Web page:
[r]ecreational programs help reduce the stress caused by the arduous training and lifestyle members of the military are required to endure and provide opportunities for relaxation that otherwise are unavailable because of the location of military bases and the demands of military services. These are core military functions, no less than combat training and military medical care.


As we noted inCosto, 248 F.3d at 868, cases from outside the Ninth Circuit support this conclusion. See, e.g., Pringle v. United States, 208 F.3d 1220, 1227 (10th Cir.2000) (soldier beaten by gang members after being ejected from military MWR club; “The relationship between the Army and service personnel engaged in recreational activities under the Army’s MWR program is `distinctively federal’ in character.”); Walls v. United States, 832 F.2d 93 (7th Cir.1987) (crash of airplane belonging to recreational Aero Club); Bozeman v. United States, 780 F.2d 198, 201 (2d Cir. 1985) (patron of Non-Commissioned Officers Club injured when ejected by bouncer; “Johnny Bozeman was only entitled to be in the NCO club because he had an appropriate rank, was a member of the Army and was on active duty status.”); Woodside v. United States, 606 F.2d 134 (6th Cir.1979) (crash of airplane belonging to recreational Aero Club); Hass ex rel. United States v. United States, 518 F.2d 1138, 1141 (4th Cir.1975) (injury while riding a horse rented from a Marine Corps-operated stable; “Recreational activity provided by the military can reinforce both morale and health and thus serve the overall military purpose.”); Chambers v. United States, 357 F.2d 224, 229 (8th Cir.1966) (death in on-base swimming pool; “As a matter of fact, Airman Chambers’ use of the pool, which was a part of the base, was related to and dependent upon his military service; otherwise, he would not have been privileged to use it.”).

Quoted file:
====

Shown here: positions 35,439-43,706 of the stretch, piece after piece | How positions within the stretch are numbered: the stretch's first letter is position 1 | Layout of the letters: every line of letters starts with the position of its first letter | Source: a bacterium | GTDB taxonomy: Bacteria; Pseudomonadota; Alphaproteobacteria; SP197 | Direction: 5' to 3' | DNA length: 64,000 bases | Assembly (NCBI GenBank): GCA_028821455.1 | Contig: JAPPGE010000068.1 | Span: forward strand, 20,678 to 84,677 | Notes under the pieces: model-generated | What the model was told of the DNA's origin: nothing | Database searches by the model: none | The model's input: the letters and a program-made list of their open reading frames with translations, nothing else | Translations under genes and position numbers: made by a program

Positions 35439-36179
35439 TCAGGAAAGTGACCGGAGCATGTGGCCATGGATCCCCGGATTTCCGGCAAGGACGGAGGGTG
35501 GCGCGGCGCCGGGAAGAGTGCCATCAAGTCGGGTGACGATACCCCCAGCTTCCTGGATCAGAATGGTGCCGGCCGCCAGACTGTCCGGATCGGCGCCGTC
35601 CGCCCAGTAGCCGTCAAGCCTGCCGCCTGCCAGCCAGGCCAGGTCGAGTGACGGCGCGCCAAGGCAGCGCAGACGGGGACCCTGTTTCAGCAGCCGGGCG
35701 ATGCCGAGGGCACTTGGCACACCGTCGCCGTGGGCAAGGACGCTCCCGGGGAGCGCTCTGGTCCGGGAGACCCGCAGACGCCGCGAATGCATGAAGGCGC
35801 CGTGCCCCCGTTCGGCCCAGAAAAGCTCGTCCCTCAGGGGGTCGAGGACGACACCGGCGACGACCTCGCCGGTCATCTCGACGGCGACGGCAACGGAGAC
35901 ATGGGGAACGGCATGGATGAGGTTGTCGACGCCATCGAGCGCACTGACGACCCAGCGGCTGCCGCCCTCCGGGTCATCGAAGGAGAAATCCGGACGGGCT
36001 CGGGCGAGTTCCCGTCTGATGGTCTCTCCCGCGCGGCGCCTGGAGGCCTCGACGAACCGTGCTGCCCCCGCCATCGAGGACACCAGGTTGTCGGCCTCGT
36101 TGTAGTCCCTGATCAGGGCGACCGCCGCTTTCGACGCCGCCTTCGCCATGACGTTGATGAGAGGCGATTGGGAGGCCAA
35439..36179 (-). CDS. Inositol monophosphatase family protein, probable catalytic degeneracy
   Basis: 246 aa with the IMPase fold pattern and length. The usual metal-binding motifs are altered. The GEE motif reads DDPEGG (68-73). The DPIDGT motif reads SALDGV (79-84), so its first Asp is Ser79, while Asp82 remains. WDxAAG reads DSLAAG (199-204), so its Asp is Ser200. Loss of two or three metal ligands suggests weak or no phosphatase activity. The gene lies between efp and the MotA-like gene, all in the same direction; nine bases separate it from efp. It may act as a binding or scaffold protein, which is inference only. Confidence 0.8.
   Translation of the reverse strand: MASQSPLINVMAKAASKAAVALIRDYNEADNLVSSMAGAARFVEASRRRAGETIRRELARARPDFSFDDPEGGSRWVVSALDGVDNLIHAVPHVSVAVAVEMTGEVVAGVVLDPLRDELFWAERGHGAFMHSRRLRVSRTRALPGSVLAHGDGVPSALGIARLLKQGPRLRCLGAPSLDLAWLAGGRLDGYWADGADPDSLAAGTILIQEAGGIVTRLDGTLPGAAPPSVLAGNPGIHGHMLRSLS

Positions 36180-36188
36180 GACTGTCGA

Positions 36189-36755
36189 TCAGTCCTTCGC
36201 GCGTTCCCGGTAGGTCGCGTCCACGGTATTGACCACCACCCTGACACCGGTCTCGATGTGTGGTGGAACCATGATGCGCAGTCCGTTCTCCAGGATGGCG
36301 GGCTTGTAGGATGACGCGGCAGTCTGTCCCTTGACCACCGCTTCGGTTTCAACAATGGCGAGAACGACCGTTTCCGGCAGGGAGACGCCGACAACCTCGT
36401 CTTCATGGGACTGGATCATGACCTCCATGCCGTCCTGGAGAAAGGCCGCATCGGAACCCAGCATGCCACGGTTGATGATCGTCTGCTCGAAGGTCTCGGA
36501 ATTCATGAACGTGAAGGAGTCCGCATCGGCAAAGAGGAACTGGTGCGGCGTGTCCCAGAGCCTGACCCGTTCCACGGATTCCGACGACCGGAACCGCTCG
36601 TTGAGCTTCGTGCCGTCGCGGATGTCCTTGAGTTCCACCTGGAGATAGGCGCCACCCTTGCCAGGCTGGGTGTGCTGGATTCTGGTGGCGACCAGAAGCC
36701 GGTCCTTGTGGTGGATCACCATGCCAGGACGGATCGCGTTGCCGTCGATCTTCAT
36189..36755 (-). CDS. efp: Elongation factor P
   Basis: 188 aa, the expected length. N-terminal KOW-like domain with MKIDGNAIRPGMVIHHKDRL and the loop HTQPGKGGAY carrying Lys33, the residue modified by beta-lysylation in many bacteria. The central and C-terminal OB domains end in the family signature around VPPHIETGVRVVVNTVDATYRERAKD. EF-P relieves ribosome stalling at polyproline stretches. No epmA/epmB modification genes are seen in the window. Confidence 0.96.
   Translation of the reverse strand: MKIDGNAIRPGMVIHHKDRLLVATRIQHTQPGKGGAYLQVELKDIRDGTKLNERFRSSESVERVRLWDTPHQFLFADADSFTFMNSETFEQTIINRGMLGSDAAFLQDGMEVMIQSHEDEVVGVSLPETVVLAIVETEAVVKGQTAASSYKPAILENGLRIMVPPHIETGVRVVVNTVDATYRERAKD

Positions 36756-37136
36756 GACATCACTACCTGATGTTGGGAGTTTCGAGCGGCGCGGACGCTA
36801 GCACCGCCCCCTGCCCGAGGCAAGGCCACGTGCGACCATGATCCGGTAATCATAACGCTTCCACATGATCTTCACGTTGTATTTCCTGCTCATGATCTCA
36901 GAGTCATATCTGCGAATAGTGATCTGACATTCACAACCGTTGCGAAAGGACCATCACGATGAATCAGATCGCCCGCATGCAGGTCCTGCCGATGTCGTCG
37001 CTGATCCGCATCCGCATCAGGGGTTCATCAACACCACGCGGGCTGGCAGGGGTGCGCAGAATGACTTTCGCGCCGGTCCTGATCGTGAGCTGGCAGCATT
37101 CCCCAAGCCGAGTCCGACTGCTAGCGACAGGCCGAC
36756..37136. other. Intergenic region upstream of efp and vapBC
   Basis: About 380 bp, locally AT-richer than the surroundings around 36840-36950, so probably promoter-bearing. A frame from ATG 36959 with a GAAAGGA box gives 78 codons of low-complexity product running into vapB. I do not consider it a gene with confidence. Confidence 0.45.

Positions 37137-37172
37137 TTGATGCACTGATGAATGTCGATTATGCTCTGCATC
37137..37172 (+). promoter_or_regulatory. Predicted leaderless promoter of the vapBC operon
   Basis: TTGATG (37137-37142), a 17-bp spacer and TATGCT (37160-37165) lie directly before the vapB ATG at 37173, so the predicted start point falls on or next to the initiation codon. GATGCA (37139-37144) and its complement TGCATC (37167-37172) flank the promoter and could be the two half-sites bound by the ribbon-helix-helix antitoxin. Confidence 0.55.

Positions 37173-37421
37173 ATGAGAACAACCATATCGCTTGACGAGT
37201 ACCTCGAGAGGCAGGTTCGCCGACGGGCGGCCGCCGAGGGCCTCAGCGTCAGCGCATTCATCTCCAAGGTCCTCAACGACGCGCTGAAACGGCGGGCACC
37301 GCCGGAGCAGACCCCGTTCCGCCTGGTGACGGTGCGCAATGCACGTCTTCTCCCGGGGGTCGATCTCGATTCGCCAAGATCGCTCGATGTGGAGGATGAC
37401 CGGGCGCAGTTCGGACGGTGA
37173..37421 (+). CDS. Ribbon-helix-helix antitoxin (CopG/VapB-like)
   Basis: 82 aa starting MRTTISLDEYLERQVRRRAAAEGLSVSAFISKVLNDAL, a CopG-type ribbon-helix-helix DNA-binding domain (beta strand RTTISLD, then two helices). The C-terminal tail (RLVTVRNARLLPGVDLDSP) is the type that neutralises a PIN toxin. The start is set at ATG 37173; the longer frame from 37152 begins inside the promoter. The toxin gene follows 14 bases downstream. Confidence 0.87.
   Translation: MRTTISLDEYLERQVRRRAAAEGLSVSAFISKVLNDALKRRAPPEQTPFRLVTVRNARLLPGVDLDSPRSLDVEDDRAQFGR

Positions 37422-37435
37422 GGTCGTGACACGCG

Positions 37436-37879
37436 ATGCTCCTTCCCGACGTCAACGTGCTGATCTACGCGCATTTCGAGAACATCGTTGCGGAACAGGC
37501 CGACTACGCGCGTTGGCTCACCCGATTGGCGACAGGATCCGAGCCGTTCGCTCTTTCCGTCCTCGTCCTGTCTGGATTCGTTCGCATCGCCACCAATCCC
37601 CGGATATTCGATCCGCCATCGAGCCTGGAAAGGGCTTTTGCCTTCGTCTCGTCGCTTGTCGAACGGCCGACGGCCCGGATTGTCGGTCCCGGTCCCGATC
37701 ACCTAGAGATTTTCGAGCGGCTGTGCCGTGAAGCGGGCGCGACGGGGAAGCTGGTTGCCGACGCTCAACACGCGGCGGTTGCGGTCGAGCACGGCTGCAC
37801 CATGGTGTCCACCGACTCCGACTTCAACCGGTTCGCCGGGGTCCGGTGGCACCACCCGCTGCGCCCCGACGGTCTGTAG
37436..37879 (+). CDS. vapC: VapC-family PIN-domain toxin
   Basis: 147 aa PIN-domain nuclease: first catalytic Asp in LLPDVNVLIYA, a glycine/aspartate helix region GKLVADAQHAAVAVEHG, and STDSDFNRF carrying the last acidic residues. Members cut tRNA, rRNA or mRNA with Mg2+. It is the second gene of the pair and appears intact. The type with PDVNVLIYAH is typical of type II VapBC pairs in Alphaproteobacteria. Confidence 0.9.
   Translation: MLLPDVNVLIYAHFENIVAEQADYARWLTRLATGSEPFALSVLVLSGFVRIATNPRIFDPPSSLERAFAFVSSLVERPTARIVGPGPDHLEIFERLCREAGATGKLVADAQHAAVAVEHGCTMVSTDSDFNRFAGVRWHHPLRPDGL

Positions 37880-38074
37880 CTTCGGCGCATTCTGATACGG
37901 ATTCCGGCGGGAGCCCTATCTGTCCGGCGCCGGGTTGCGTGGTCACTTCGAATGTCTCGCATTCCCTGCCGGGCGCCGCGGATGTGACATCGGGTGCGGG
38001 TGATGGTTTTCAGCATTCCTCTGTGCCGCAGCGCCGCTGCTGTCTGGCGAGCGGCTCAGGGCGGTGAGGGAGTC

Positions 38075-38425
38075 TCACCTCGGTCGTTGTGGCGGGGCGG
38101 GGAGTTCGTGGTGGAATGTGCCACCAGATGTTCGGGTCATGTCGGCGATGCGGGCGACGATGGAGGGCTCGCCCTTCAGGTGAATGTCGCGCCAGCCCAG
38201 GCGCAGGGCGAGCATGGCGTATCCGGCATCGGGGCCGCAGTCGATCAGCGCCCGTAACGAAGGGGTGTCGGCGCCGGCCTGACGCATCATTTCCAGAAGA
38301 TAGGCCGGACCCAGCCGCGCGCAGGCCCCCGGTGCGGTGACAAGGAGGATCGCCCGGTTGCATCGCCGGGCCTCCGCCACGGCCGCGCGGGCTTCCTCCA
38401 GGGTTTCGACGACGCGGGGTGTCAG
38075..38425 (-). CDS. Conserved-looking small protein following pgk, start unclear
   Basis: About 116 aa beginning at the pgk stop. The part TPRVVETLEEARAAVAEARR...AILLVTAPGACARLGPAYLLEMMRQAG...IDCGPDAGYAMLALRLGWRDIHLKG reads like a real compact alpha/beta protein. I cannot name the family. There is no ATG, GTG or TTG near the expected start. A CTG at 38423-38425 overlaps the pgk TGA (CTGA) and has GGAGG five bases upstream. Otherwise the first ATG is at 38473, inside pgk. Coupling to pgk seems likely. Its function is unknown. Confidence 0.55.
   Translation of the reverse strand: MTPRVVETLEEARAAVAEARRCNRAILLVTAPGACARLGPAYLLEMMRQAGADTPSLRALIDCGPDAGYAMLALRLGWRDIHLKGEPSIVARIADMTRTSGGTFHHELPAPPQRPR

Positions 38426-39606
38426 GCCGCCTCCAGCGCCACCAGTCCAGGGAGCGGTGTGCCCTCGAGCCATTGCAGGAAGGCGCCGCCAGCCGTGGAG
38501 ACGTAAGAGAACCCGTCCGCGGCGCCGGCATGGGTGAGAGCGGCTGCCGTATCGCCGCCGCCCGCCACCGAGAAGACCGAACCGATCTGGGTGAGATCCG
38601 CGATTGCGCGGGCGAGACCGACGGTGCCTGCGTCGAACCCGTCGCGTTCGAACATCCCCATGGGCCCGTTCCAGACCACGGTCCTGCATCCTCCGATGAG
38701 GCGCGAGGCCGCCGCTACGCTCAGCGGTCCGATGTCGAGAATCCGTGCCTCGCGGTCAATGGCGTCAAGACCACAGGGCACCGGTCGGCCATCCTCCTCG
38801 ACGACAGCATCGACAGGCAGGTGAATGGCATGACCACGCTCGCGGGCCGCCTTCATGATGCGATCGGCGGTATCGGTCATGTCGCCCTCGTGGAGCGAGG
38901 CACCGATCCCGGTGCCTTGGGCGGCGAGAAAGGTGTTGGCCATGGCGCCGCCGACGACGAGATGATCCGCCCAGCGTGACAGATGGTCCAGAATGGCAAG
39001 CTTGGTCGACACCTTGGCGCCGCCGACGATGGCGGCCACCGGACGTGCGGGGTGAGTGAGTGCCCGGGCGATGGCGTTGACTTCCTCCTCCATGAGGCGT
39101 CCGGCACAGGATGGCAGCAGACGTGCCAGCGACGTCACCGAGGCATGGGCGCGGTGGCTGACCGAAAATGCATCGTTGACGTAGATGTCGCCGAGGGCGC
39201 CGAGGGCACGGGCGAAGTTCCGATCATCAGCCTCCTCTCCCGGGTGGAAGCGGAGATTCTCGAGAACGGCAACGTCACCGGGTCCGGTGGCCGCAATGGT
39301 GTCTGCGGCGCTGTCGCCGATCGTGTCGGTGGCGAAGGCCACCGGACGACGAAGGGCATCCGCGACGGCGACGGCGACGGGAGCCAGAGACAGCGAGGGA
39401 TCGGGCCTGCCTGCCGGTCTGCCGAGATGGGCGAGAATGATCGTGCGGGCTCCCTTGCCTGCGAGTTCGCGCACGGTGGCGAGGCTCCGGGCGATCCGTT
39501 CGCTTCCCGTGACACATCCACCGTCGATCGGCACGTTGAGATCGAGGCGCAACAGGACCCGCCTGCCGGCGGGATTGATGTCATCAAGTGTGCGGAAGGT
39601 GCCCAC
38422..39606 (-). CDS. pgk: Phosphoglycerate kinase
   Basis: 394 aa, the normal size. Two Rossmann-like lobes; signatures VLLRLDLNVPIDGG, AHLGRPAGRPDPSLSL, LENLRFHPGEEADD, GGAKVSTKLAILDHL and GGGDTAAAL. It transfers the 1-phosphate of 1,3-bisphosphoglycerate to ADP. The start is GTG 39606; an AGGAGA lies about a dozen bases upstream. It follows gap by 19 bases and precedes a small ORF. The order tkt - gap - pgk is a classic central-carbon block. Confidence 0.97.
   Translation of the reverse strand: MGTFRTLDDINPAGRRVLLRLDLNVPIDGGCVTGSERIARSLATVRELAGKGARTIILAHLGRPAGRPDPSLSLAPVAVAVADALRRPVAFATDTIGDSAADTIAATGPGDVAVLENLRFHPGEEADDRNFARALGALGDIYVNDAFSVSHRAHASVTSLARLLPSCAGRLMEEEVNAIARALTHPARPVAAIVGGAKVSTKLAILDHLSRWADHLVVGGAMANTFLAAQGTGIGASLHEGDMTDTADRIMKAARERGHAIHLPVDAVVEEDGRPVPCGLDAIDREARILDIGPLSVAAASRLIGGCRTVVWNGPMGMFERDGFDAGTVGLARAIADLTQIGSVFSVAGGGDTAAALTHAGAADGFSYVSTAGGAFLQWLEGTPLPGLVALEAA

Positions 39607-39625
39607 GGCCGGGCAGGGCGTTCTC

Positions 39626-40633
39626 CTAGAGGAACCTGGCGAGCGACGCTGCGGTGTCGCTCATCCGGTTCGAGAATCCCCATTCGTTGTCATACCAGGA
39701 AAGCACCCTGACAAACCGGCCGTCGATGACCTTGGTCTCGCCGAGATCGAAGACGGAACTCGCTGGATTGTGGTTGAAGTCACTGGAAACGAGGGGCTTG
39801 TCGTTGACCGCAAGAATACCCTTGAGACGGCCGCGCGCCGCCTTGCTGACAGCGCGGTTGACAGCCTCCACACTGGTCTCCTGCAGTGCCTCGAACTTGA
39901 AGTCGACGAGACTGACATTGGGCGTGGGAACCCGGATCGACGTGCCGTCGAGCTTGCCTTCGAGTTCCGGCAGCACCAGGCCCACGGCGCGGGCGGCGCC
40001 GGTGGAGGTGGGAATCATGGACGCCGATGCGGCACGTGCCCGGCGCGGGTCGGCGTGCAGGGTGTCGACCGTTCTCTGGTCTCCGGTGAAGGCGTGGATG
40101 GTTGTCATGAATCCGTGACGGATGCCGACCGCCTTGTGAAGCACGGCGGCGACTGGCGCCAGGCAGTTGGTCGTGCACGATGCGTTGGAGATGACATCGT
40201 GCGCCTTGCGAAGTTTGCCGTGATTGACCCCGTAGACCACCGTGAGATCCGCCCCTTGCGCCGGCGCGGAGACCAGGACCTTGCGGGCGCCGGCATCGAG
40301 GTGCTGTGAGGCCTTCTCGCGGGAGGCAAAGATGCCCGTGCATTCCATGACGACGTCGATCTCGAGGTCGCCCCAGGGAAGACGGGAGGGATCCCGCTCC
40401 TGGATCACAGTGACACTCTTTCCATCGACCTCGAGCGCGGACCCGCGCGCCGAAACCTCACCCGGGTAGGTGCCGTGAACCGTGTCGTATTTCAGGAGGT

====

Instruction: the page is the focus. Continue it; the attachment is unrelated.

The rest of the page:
The Supreme Court denied the petition for certiorari filed inCosto. 534 U.S. 1078 (2002).


GOULD, Circuit Judge, concurring.


I concur in Judge Callahan’s opinion which accurately reflects our prior circuit precedent and its application here. However, I am left with the concern that our precedent interpreting the scope of the Feres doctrine creates an injustice. The justifications for the doctrine as applied to the death of Lieutenant McConnell seem slim to me, for it is unrealistic for our precedent to suggest that dismissal of the claim here is needed to foster military discipline. In my view, and respectfully, it would be appropriate for our court en banc to reassess the scope of the Feres doctrine. Also, many might welcome the Supreme Court’s clarification of the doctrine’s application in the case of military-sponsored recreational programs.